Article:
Friday, September 8, 2017
"Dark Run", the first book in Mike Brooks "Dark" series was a blowout fun read.
A scamp spaceship captained by Ichabod Drift, a rogue and ex-privateer, not afraid to step across the legal line, and crewed by a likable set of characters, including Tamara Rourke, an ex-spy, who thwarted a plot to drop a nuke on Amsterdam, and then went after the potential perpetrator by conniving and fooling the military that they were a select crew employed by Rourke's old spy organization, it had all the great elements of old style science fiction spaceship books. I re-read it again just before reading Dark Sky, the second book in this series, and it still held me in thrall.
"Dark Sky", not so much.
Although readers may clamor for more of the same thing, its not unusual for a novelist to try to do a different story. But this story, is just not that much fun. Revolutions are not fun and when our fun crew gets " stuck on planet during a revolution" all the fun bits that we liked in the first story disappear.
We all know the story, although Brooks re-tells it slightly differently. The setting is interesting, the planet is subject to intense storms so all of the people live underground. The planet was settled for its ore and the miners are treated horribly by the governor and the far flung Russian empire that runs the planet for the ore.
The miners start the revolution to oust the government just as Drift and his crew arrive on planet to smuggle information off planet to the system's strongman and casino owner. Naturally the crew ends up split up, with Drift and two of his crew, Jia Chang, his pilot and her brother Kaua, the ship engineer, stuck fighting for the local security forces, while Jenna, their computer slice (hacker) and Apirana, (their muscle) end up separated when Apirana gets wounded and Rourke lands with the revolutionaries.
While Drift ingratiates himself with the outnumbered chief of the security forces by helping them in a gun battle, Rourke convinces the patriots of her worth (based on her knowledge of security forces protocol). Meanwhile Jenna and Apirana soon join Rourke, but Apirana is hurt. Making matters worse for our crew is that another spaceship is on planet as well, this one led by Ricardo Moutinho, a bad apple, whose only redeeming quality is the size of his equipment. Moutinho's crew has also been separated during the early days of the revolution, so he and Rourke end up working together with revolutionaries.
In the end, the two split crews have to work together to get off planet before government forces come to put down the revolution. Its all very predictable.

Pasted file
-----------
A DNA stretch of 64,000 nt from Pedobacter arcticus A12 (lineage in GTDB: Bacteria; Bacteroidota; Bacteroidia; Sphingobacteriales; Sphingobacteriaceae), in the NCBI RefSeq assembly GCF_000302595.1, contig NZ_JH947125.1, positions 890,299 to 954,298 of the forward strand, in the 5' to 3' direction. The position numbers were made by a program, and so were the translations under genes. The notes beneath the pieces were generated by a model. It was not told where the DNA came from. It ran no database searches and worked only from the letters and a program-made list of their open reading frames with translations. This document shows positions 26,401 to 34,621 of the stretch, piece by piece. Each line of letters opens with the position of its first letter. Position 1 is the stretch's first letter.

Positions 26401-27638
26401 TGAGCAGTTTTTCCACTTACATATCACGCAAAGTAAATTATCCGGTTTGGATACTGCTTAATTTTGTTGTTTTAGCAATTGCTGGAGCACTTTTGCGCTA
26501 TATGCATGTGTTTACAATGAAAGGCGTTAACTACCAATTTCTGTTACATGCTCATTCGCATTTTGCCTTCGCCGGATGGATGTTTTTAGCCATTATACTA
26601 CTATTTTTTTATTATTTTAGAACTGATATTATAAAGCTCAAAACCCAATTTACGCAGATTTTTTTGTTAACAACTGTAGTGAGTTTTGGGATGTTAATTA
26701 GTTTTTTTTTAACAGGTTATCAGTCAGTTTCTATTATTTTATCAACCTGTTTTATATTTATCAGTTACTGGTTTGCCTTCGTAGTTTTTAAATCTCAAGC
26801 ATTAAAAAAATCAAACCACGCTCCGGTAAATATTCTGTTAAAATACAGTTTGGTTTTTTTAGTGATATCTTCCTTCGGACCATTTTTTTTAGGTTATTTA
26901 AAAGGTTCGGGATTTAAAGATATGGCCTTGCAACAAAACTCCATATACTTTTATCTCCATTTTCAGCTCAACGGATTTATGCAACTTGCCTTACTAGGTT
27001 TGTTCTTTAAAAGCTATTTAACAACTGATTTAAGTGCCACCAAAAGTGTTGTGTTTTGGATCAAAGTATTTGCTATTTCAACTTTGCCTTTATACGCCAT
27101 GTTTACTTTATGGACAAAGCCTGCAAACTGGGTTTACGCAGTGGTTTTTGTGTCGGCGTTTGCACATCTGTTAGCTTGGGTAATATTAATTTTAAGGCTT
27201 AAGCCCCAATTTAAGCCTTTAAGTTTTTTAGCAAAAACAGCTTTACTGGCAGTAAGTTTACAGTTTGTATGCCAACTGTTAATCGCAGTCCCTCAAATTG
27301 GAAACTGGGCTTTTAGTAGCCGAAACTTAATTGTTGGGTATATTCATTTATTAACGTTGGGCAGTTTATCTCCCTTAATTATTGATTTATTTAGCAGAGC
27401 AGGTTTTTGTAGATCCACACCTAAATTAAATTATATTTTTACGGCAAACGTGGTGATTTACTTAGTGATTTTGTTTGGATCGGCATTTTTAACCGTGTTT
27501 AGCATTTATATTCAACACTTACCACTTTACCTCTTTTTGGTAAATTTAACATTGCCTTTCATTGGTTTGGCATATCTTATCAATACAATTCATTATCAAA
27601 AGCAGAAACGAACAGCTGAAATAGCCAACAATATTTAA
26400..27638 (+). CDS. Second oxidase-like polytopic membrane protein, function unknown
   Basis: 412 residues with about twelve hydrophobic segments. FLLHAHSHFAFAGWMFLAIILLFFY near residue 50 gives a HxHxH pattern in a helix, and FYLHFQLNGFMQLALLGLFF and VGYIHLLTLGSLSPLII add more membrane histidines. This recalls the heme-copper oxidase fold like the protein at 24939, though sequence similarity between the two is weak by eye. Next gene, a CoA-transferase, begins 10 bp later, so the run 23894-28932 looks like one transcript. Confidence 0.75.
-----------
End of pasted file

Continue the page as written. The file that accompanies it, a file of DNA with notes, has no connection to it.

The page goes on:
Fun crew, some good dialogue. Tired story.
I am hoping that Brooks finds a fun story in the upcoming third book.
Keith Haring & Tseng Kwong Chi
Random House Publishing
Reviewed by Nancy
5 out of 5 stars
I left New York in 1976, so I never had the pleasure of seeing Keith Haring’s subway drawings.
As someone who was brought up never to deface public property, I have mixed feelings about graffiti art. The closest I’ve ever come to practicing the art form was the childish drawings I did on our apartment walls in colored pencils. As I got older, and graffiti proliferated on every public space in New York City, my dad always told me he’d break both my arms if he ever found out I was drawing or hanging out with kids who did.
So you can imagine how daring I felt when my best friend and I drew on buildings and sidewalks using colored chalk. Knowing the drawings would be washed away with the next rain kept me from feeling guilty about defacing public property. Our art was nowhere near as sophisticated as the colorful drawings made by experienced practitioners using spray paint, but I get why people enjoy doing it. It is a way to express oneself and prove our existence by leaving a mark.
I hated the scribbling, the crude stick figures, the hearts with initials inside. To me, that is graffiti vandalism. What I do enjoy is the colorful art that engages the viewer.
Keith Haring’s subway drawings were done in chalk on the empty black paper panels used for advertising. They were artistic, imaginative and confrontational. They had to be done quickly, as he faced fines and arrest if the transit police caught him.
The chalk drawings didn’t last very long, so Keith’s friend, Tseng Kwong Chi, volunteered to photograph the works.
One of my favorite drawings is next to the movie billboard advertising Amin: The Rise and Fall. The radiant babies drawn on the 1982 issue of Penthouse featuring Morgan Fairchild made me laugh.
While this is a wonderful documentation of Keith’s art, it also does a nice job capturing the diversity of the people who ride the subways and shows a glimpse of 80’s culture. I had forgotten how skanky the NYC subway system was in those days.
Sadly, Tseng Kwong Chi died of AIDS complications in 1990, just weeks after Keith did.
I’m glad this book exists.